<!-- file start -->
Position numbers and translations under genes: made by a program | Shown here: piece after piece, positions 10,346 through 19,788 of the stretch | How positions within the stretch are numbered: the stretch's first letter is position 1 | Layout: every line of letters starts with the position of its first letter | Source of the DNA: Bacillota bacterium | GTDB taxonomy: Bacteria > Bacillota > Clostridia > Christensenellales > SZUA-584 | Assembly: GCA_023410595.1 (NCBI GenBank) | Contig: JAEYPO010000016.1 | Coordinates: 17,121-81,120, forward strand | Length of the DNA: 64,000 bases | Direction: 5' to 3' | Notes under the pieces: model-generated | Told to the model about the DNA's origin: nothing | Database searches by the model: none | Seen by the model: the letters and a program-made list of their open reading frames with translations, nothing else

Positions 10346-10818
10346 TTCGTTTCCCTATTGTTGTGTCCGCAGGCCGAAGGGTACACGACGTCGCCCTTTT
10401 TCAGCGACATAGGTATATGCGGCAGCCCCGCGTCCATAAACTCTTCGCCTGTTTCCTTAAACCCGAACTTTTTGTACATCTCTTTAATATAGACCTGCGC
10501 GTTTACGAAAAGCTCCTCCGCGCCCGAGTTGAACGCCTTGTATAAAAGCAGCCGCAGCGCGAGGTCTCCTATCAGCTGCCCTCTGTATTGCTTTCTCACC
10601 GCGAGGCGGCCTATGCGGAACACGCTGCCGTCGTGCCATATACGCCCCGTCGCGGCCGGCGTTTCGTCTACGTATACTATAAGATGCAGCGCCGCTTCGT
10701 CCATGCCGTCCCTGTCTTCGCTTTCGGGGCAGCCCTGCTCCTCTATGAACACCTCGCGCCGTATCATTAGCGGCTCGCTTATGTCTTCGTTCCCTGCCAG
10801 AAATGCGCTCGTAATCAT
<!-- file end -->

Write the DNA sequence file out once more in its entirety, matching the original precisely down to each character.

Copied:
Position numbers and translations under genes: made by a program | Shown here: piece after piece, positions 10,346 through 19,788 of the stretch | How positions within the stretch are numbered: the stretch's first letter is position 1 | Layout: every line of letters starts with the position of its first letter | Source of the DNA: Bacillota bacterium | GTDB taxonomy: Bacteria > Bacillota > Clostridia > Christensenellales > SZUA-584 | Assembly: GCA_023410595.1 (NCBI GenBank) | Contig: JAEYPO010000016.1 | Coordinates: 17,121-81,120, forward strand | Length of the DNA: 64,000 bases | Direction: 5' to 3' | Notes under the pieces: model-generated | Told to the model about the DNA's origin: nothing | Database searches by the model: none | Seen by the model: the letters and a program-made list of their open reading frames with translations, nothing else

Positions 10346-10818
10346 TTCGTTTCCCTATTGTTGTGTCCGCAGGCCGAAGGGTACACGACGTCGCCCTTTT
10401 TCAGCGACATAGGTATATGCGGCAGCCCCGCGTCCATAAACTCTTCGCCTGTTTCCTTAAACCCGAACTTTTTGTACATCTCTTTAATATAGACCTGCGC
10501 GTTTACGAAAAGCTCCTCCGCGCCCGAGTTGAACGCCTTGTATAAAAGCAGCCGCAGCGCGAGGTCTCCTATCAGCTGCCCTCTGTATTGCTTTCTCACC
10601 GCGAGGCGGCCTATGCGGAACACGCTGCCGTCGTGCCATATACGCCCCGTCGCGGCCGGCGTTTCGTCTACGTATACTATAAGATGCAGCGCCGCTTCGT
10701 CCATGCCGTCCCTGTCTTCGCTTTCGGGGCAGCCCTGCTCCTCTATGAACACCTCGCGCCGTATCATTAGCGGCTCGCTTATGTCTTCGTTCCCTGCCAG
10801 AAATGCGCTCGTAATCAT